﻿A Statistical Analysis of Intensities Estimation on the Modeling of Non-Life Insurance Claim Counting Process

Applied Mathematics
Vol. 3  No. 1 (2012) , Article ID: 16757 , 7 pages DOI:10.4236/am.2012.31016

A Statistical Analysis of Intensities Estimation on the Modeling of Non-Life Insurance Claim Counting Process

Uraiwan Jaroengeratikun, Winai Bodhisuwan, Ampai Thongteeraparp

Department of Statistics, Kasetsart University, Bangkok, Thailand

Email: ur_jaroen@yahoo.com, {fsciwnb, fsciamu}@ku.ac.th

Received October 1, 2011; revised November 19, 2011; accepted November 28, 2011

Keywords: Estimating Function; Zero Mean Martingale; Non-Life Insurance Claim Counting Process; Poisson Process; Bell-Shaped Intensity

ABSTRACT

This study presents an estimation approach to non-life insurance claim counts relating to a specified time. The objective of this study is to estimate the parameters in non-life insurance claim counting process, including the homogeneous Poisson process (HPP) and the non-homogeneous Poisson process (NHPP) with a bell-shaped intensity. We use the estimating function, the zero mean martingale (ZMM) as a procedure of parameter estimation in the insurance claim counting process. Then, Λ (t), the compensator of N (t) is proposed for the number of claims in the time interval (0, t]. We present situations through a simulation study of both processes on the time interval (0, t]. Some examples of the situations in the simulation study are depicted by a sample path relating N (t) to its compensator Λ (t). In addition, an example of the claim counting process illustrates the result of the compensator estimate misspecification.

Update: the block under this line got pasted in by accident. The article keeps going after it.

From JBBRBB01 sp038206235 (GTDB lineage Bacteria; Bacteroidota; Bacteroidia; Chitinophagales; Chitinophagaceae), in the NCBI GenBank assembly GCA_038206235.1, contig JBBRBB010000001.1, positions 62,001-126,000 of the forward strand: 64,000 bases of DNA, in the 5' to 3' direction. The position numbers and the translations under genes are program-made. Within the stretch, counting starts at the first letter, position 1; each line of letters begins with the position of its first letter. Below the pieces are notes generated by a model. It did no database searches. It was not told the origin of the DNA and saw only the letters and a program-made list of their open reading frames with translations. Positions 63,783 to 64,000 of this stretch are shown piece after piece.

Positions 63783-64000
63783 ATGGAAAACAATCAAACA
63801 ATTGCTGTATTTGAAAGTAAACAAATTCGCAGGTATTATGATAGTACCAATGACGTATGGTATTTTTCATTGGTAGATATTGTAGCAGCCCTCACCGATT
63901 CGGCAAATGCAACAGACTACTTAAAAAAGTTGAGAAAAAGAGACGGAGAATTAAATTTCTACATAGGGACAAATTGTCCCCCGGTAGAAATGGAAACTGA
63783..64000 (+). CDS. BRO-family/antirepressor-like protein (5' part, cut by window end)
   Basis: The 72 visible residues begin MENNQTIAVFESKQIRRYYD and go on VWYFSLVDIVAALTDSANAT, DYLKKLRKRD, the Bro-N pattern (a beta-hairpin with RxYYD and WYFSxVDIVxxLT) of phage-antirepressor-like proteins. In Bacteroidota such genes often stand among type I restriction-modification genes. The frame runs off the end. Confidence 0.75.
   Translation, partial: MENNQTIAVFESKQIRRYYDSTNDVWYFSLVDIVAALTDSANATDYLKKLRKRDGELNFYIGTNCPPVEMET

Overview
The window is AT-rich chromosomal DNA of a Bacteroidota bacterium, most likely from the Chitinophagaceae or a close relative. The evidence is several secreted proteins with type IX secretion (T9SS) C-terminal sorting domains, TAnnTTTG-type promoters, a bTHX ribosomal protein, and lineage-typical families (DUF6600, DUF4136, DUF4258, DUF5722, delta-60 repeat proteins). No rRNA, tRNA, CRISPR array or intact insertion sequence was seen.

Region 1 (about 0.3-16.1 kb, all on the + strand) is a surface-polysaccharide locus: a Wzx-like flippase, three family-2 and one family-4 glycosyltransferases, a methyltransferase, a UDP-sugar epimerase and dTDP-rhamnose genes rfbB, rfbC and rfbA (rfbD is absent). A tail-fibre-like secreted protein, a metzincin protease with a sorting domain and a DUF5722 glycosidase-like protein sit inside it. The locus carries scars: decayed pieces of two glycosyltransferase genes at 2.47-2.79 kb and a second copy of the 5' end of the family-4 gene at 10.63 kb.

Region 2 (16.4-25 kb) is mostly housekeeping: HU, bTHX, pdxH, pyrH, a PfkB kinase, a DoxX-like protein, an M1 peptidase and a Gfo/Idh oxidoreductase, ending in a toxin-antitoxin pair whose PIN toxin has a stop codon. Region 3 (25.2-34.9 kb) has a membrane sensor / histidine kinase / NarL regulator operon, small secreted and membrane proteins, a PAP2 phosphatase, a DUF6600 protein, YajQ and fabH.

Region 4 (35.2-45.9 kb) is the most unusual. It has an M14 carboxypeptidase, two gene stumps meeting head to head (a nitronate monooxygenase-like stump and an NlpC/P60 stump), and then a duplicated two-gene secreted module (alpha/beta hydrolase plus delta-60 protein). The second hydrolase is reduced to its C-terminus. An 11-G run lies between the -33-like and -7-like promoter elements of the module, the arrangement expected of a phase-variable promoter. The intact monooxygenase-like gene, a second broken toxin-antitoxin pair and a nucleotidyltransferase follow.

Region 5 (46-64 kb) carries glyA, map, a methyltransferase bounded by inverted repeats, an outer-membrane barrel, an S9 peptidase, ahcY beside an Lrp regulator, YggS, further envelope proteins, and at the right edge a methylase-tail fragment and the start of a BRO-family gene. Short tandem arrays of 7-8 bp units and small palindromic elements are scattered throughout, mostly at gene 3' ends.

1. Introduction